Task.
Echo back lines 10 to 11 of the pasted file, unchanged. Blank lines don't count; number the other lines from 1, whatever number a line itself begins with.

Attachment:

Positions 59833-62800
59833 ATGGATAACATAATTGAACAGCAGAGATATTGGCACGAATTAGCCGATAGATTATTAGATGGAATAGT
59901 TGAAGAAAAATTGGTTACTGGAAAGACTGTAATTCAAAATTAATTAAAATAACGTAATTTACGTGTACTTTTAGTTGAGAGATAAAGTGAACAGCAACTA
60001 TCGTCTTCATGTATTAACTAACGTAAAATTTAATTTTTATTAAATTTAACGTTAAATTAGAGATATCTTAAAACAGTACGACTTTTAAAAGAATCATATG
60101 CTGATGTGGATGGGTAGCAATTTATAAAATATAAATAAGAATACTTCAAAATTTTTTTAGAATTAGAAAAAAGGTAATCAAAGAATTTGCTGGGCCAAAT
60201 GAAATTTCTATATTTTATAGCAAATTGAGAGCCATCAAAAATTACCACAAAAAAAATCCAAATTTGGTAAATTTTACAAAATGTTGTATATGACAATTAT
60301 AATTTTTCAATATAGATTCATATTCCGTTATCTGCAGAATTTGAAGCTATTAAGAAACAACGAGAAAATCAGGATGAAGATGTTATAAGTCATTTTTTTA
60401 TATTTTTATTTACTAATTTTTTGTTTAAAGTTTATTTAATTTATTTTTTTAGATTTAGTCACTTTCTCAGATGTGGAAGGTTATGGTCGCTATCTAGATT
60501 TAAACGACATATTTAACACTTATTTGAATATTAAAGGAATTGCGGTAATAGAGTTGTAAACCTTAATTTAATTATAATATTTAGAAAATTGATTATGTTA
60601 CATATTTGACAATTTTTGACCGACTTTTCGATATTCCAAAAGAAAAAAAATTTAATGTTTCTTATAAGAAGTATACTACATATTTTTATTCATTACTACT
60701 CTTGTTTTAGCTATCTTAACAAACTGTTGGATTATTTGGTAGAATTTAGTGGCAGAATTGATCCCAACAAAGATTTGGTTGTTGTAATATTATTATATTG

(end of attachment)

60601 CATATTTGACAATTTTTGACCGACTTTTCGATATTCCAAAAGAAAAAAAATTTAATGTTTCTTATAAGAAGTATACTACATATTTTTATTCATTACTACT
60701 CTTGTTTTAGCTATCTTAACAAACTGTTGGATTATTTGGTAGAATTTAGTGGCAGAATTGATCCCAACAAAGATTTGGTTGTTGTAATATTATTATATTG